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Main Sections

1. Microprobe analyses

2. Mineral groups

3. Solid solutions

Energy of mixing

Mixing on sites

Non-ideal solutions

Reciprocal solutions

Simple models, DQF

Activity calculations

4. Thermobarometers

5. Uncertainties

6. P-T calculations

7. Phase diagrams



Docs and downloads

Activity coding



Bugs and quirks

Bulk compositions

Modal proportions

Spreadsheet tools

Practical Aspects of Mineral Thermobarometry

Non-ideal mixing

Activity coefficient (one-site substitution)

If the mixing is non-ideal, we can introduce a factor gamma(gamma), the activity coefficient, so that where substitution of cation j occurs on n sites per formula unit, e.g. (Ca,Mg,Fe)CO3, the activity of the j-rich end member i will be

ai = (Xjgammaj)n

where X is the mole fraction of cation i on the site and gamma is the activity coefficient.

Ideal and non-ideal solutions

In an ideal solution, the activity coefficient is 1, and so a = X. In non-ideal solutions, the activity coefficient will have some value greater or smaller than one, which will be a function of composition, temperature, and perhaps other variables. Careful experimental work is needed to determine its values. Solid solution series which show miscibility gaps at lower temperatures are clearly non-ideal.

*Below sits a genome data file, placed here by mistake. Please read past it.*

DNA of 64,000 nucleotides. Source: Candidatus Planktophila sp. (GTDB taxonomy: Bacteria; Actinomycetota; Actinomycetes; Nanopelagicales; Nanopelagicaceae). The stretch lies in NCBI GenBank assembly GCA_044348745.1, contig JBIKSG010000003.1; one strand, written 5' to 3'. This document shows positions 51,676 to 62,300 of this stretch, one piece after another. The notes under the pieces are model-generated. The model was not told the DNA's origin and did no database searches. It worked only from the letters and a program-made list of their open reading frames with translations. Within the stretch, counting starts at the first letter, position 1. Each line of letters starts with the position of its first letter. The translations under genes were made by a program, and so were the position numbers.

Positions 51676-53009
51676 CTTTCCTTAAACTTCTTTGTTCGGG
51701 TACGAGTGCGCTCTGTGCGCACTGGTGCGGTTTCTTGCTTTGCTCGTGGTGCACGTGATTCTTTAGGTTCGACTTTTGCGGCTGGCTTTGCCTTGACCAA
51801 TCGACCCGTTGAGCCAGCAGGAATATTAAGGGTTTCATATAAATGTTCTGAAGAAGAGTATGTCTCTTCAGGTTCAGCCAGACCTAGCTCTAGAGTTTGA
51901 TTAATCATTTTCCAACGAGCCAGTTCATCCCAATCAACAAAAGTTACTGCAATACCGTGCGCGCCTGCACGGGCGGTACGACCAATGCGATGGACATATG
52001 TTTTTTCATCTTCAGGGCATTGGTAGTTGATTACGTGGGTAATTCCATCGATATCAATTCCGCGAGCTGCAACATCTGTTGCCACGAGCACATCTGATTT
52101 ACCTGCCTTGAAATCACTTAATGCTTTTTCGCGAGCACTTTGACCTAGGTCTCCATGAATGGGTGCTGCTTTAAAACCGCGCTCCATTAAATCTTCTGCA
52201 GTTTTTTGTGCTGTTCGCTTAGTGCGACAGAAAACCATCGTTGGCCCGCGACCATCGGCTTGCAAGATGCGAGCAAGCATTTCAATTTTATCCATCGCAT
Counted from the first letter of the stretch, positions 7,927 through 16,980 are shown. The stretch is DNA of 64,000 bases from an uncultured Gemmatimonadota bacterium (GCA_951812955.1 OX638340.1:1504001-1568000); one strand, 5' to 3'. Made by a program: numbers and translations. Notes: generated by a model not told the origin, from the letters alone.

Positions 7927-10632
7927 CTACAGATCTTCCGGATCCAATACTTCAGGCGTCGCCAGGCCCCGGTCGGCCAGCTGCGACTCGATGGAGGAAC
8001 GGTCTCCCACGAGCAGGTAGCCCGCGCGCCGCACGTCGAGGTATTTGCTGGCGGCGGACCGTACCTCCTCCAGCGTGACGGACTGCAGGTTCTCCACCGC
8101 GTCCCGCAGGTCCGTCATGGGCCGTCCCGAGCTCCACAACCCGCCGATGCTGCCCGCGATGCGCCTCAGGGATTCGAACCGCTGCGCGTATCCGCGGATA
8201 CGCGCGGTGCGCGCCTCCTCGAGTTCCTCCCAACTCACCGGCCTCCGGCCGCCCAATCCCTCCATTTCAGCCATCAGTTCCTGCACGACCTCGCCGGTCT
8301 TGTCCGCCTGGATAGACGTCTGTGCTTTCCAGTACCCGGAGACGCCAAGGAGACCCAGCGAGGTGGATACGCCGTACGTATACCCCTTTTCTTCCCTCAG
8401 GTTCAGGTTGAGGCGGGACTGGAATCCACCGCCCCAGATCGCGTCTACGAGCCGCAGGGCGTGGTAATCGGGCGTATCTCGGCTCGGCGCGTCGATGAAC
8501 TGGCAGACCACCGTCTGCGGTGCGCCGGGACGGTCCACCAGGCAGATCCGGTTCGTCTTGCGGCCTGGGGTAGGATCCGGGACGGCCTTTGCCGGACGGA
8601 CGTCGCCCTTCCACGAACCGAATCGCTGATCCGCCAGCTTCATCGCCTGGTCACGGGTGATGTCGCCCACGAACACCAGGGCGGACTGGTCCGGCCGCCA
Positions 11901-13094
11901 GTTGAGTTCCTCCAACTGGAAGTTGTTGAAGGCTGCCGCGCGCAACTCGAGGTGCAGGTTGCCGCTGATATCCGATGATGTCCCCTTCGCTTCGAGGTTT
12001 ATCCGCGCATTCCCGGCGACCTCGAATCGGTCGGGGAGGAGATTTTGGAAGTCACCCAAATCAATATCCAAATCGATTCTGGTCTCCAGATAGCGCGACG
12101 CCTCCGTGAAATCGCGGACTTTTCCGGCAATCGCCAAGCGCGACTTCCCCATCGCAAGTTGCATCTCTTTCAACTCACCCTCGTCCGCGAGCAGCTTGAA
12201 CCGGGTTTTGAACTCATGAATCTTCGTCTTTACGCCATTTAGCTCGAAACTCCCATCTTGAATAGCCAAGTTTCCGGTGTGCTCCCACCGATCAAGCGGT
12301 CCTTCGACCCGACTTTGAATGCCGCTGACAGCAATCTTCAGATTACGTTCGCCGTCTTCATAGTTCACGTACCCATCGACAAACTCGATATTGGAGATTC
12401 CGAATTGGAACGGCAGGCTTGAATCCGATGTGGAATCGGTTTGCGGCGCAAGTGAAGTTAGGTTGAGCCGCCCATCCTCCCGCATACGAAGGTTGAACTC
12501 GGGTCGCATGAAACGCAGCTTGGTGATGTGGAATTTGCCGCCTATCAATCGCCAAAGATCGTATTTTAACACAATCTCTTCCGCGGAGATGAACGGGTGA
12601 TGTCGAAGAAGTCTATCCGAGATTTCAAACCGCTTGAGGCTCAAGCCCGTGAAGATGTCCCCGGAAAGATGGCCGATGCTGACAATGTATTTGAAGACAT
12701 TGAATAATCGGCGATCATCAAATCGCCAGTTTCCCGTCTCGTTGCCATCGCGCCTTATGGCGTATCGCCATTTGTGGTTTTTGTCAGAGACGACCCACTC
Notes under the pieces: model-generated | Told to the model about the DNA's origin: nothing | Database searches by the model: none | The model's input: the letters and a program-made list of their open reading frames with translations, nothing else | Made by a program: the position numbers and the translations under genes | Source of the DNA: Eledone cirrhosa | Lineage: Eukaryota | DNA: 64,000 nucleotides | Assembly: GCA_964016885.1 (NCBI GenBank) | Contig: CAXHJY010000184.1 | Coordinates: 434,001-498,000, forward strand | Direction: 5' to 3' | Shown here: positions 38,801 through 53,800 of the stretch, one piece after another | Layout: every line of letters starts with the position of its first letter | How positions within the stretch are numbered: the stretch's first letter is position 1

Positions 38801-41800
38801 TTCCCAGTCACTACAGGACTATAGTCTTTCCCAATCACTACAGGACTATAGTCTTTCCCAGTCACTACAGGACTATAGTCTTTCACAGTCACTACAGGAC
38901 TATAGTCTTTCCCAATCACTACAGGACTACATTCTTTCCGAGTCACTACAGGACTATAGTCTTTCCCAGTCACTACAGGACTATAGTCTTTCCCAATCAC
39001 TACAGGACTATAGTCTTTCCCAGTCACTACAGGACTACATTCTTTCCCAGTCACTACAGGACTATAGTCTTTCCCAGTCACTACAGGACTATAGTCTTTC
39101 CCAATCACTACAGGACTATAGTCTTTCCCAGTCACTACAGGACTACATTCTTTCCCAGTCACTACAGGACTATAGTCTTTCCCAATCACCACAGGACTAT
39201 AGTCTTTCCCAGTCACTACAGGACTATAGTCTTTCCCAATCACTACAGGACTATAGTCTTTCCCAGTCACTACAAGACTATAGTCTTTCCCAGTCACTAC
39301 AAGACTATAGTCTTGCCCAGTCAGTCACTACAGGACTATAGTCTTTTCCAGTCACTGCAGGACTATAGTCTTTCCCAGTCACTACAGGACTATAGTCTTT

More reading for this section can be found in

[ Notes for further content in these sections ... ]

Energetics of ideal solutions

Free energy of an ideal solution. Figure (G-X)

Configurational entropy of mixing only, no enthalpy of mixing, volumes are linear across range.

Real Solutions

Follow Spear, Ch 7, , pp. 191-

Raoult's and Henry's Laws [diagram]

Gibbs energy: ideal and excess parts

Series expansion of excess free energy, giving symmetrical or asymmetrical properties

Symmetrical (truncated at quadratic term) sometimes called regular solutions

Mixing parameters

Excess free energy, mixing parameters. Figure(s) (G-X)

Spear fig 7-9 helps to define WG (Margules parameter or mixing parameter), showing its relationship to Henry's Law coefficient.

Show relationship between activity coefficient and WG

Figures and expressions for A-X relations for non-ideal binary system. Most relevant example might be muscovite-paragonite.

Formulations for ternary and quaternary solutions

Generalised 1-site asymmetric (Spear 1993, p. 204) [no space for full expansions]

Typical application is to Fe-Mn-Mg-Ca garnets

Many parameters, poorly constrained by data; commonly assume many are zero or negligible.


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This page last modified 12 October 2004